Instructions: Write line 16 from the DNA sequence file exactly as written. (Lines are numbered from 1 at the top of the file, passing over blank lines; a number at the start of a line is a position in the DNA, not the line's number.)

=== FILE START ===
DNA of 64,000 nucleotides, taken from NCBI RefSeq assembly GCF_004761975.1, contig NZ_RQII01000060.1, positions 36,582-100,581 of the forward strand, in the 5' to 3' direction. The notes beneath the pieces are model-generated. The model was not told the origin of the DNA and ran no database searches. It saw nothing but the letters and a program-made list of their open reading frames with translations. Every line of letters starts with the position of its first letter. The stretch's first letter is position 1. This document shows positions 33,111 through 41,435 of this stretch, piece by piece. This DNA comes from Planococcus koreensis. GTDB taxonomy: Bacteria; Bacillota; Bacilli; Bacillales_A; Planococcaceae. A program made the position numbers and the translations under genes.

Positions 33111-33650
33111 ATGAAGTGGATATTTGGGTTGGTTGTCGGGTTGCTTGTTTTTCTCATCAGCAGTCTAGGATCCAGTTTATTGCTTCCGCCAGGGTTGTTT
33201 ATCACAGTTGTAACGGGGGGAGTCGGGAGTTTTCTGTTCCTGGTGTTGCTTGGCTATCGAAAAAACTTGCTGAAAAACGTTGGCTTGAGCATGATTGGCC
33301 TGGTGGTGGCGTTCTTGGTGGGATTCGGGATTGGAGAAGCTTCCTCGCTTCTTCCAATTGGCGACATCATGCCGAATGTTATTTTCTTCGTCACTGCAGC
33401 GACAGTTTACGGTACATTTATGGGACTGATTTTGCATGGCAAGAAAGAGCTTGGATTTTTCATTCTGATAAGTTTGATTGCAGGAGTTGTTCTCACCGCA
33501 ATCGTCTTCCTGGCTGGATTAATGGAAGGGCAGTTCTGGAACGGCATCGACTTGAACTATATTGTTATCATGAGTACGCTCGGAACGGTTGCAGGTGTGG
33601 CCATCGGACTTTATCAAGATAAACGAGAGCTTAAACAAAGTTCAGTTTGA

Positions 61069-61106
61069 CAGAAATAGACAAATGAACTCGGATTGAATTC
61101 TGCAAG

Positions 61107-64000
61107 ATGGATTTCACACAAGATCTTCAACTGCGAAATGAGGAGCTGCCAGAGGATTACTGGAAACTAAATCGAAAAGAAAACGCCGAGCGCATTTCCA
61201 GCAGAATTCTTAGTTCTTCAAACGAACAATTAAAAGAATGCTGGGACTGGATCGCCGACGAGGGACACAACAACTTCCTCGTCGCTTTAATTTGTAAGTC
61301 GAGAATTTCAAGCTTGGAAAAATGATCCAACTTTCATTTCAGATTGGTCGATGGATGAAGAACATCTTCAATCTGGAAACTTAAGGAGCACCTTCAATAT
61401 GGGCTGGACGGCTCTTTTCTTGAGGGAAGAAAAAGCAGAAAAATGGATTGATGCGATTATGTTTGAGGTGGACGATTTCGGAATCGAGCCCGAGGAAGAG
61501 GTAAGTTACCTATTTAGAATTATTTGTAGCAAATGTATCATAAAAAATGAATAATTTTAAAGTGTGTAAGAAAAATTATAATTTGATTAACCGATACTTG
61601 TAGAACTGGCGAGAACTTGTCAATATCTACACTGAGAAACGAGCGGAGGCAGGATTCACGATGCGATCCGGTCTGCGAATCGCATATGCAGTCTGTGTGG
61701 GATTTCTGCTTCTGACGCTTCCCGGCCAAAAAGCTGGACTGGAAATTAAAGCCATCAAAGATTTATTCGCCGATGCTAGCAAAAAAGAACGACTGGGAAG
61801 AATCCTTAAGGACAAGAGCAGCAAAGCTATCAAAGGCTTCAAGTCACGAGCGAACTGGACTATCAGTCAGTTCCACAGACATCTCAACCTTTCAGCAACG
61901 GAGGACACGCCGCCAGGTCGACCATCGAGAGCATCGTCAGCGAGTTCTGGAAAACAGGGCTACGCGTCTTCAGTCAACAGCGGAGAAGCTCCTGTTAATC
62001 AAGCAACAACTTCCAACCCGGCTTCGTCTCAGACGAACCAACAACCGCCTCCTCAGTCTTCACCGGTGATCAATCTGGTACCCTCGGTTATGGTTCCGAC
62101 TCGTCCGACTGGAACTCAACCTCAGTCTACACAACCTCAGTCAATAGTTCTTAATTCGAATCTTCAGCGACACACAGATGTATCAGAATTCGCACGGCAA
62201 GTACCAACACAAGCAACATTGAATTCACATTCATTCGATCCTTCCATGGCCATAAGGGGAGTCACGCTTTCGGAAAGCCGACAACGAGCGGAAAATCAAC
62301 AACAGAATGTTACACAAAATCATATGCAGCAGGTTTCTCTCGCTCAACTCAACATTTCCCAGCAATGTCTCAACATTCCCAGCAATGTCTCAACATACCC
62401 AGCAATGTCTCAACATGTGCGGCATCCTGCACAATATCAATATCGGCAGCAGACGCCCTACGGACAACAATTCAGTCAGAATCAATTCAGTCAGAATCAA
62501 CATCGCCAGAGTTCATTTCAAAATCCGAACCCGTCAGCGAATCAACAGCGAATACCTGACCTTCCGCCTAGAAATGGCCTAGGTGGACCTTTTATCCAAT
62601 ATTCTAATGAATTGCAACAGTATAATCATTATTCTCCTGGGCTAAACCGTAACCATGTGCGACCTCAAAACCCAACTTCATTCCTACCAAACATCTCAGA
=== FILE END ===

61401 GGGCTGGACGGCTCTTTTCTTGAGGGAAGAAAAAGCAGAAAAATGGATTGATGCGATTATGTTTGAGGTGGACGATTTCGGAATCGAGCCCGAGGAAGAG